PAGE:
Readers are forced to step outside of their own experiences and commonly held beliefs about education. Conscious recognition that there are other ways of doing things may result in new approaches that we have not explored before. We hope the insights, lessons, and conclusions drawn from examining this pressing education issue from a global perspective will help nations to better understand and deal with it in their own educational system.

How do other countries create “smarter” kids? What is it like to be a child in the world’s new education superpowers? The Smartest Kids in the World “gets well beneath the glossy surfaces of these foreign cultures and manages to make our own culture look newly strange....The question is whether the startling perspective provided by this masterly book can also generate the will to make changes” (The New York Times Book Review).

In a handful of nations, virtually all children are learning to make complex arguments and solve problems they’ve never seen before. They are learning to think, in other words, and to thrive in the modern economy. Inspired to find answers for our own children, author and Time magazine journalist Amanda Ripley follows three Americans embed­ded in these countries for one year. Kim, fifteen, raises $10,000 so she can move from Oklahoma to Finland; Eric, eighteen, trades his high-achieving Minnesota suburb for a booming city in South Korea; and Tom, seventeen, leaves a historic Pennsylvania village for Poland.

Through these young informants, Ripley meets battle-scarred reformers, sleep-deprived zombie students, and a teacher who earns $4 million a year. Their stories, along with groundbreaking research into learning in other cultures, reveal a pattern of startling transformation: none of these countries had many “smart” kids a few decades ago. Things had changed. Teaching had become more rigorous; parents had focused on things that mattered; and children had bought into the promise of education.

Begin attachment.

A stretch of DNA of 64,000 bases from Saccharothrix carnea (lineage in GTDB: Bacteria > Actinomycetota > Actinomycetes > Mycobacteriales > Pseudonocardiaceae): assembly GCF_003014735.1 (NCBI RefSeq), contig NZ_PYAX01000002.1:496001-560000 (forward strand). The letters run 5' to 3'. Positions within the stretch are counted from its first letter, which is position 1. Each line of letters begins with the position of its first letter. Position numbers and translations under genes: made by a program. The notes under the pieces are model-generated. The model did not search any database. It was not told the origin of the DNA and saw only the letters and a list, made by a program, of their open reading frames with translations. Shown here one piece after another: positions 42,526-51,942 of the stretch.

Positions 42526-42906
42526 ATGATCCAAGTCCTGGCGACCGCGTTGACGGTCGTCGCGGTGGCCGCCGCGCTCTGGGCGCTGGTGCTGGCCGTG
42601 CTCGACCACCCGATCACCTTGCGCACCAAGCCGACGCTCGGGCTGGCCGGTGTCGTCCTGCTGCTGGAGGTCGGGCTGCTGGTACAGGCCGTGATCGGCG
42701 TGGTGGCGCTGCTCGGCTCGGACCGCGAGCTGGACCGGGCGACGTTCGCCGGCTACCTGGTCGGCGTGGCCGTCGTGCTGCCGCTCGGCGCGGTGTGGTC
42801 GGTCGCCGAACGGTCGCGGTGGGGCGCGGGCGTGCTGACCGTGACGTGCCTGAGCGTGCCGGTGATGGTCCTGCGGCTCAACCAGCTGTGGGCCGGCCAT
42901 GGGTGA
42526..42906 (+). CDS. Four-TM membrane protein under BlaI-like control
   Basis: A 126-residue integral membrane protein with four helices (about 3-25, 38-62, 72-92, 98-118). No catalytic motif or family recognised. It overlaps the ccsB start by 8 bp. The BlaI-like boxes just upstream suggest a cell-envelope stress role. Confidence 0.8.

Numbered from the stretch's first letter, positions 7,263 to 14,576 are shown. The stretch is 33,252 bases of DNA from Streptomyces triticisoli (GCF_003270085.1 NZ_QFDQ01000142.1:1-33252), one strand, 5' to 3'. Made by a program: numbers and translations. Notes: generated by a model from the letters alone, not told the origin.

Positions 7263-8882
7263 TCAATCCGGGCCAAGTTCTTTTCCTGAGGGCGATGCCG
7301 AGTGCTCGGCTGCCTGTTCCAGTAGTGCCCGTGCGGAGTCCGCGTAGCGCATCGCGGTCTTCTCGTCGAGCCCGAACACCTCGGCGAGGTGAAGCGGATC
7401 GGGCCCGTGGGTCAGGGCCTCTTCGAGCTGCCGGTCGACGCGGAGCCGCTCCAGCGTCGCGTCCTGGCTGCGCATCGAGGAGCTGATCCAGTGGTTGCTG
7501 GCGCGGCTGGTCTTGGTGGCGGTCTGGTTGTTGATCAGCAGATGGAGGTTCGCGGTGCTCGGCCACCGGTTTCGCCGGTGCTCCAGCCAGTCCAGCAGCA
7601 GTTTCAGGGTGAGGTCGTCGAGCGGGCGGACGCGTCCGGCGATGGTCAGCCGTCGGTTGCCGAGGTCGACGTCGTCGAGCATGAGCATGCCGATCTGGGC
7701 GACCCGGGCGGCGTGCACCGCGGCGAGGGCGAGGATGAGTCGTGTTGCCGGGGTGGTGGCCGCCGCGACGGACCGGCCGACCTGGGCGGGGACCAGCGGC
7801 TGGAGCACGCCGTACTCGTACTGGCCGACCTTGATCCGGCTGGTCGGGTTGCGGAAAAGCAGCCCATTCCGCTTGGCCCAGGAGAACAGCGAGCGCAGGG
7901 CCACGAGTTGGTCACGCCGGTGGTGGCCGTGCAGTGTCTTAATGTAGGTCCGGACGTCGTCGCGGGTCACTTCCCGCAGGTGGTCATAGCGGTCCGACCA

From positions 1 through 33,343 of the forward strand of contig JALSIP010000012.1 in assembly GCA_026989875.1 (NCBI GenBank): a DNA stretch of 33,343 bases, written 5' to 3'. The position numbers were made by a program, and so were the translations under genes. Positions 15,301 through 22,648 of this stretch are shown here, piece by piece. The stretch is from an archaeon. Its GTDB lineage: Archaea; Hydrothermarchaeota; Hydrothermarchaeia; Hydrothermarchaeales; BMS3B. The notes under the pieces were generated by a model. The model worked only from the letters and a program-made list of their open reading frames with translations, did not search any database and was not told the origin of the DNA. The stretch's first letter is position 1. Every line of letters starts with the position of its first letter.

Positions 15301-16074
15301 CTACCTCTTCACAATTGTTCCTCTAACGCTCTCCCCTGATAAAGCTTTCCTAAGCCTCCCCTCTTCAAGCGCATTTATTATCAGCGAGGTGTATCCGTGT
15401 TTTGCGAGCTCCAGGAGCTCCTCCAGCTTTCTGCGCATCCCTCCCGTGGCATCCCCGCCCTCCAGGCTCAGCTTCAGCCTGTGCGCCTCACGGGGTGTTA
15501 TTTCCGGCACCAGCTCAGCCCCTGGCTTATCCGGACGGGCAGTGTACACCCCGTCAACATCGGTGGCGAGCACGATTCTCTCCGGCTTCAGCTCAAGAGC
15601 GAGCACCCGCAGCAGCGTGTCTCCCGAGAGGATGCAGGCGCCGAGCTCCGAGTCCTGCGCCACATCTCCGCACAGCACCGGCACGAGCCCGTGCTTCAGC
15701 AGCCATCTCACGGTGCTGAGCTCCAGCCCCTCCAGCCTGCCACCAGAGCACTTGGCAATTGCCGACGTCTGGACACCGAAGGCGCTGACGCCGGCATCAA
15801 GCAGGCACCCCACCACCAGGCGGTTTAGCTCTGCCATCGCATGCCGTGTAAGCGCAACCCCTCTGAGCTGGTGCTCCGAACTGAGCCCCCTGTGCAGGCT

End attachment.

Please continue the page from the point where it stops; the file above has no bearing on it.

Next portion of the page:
This book takes up the challenge of examining the thorniest educational issue from a global perspective. It contributes to the evidence-based conversation among policy makers, educators, and researchers around the world about what works to improve the education outcomes and what can make a bigger difference for the education of diverse students. The eleven countries included — the United Kingdom, Austria, Canada, the United States, South Africa, Ghana, China, Singapore, Malaysia, Australia, and New Zealand are unique, and yet overlap in the sense that they all face similar challenges of teaching diverse students. The authors, being education and cultural insiders, discuss country-specific policies, efforts, and best practices in the education of diverse students; share stories of success and failure; and explore current best practices from global, social, political, and economic perspectives. Built on previous theories and research, it describes diverse students’ experiences in the global and information age, and searches for effective policies and practices that help these students to perform better in school and in life.

Readers are forced to step outside of their own experiences and commonly held beliefs about education. Conscious recognition that there are other ways of doing things may result in new approaches that we have not explored before. We hope the insights, lessons, and conclusions drawn from examining this pressing education issue from a global perspective will help nations to better understand and deal with it in their own educational system.